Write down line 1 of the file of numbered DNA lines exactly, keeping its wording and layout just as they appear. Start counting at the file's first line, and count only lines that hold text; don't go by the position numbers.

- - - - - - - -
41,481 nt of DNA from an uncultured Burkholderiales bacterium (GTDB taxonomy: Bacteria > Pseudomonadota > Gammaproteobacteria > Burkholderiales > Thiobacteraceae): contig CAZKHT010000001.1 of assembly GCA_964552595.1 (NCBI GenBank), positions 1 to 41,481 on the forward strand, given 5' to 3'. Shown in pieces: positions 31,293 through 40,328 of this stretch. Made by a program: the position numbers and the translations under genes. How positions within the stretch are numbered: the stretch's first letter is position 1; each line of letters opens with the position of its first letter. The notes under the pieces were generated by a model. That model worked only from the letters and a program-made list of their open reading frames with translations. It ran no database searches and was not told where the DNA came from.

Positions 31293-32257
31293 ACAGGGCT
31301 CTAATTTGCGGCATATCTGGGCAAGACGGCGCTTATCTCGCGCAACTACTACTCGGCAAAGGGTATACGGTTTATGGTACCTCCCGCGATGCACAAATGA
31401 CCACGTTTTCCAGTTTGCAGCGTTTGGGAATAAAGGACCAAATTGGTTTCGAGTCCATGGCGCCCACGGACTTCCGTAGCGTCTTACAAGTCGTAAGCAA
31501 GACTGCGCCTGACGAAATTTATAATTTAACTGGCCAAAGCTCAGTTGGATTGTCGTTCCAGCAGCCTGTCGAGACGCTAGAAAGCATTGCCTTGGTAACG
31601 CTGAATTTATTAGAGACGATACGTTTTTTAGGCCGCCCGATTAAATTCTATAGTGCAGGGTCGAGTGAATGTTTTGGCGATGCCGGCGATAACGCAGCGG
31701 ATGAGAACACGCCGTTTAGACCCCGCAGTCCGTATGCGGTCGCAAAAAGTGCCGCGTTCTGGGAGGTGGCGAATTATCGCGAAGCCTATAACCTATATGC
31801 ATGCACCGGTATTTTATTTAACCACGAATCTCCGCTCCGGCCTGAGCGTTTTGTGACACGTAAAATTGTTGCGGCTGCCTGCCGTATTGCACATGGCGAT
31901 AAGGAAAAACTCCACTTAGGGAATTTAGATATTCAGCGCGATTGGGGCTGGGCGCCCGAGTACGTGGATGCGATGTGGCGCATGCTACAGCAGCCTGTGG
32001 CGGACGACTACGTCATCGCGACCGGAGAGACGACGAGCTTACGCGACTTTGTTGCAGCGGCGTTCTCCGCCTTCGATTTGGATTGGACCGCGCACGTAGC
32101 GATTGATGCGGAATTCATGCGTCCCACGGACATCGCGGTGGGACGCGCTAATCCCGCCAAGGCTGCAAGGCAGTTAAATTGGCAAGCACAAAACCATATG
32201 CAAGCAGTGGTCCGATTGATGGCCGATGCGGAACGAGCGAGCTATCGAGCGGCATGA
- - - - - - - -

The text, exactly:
41,481 nt of DNA from an uncultured Burkholderiales bacterium (GTDB taxonomy: Bacteria > Pseudomonadota > Gammaproteobacteria > Burkholderiales > Thiobacteraceae): contig CAZKHT010000001.1 of assembly GCA_964552595.1 (NCBI GenBank), positions 1 to 41,481 on the forward strand, given 5' to 3'. Shown in pieces: positions 31,293 through 40,328 of this stretch. Made by a program: the position numbers and the translations under genes. How positions within the stretch are numbered: the stretch's first letter is position 1; each line of letters opens with the position of its first letter. The notes under the pieces were generated by a model. That model worked only from the letters and a program-made list of their open reading frames with translations. It ran no database searches and was not told where the DNA came from.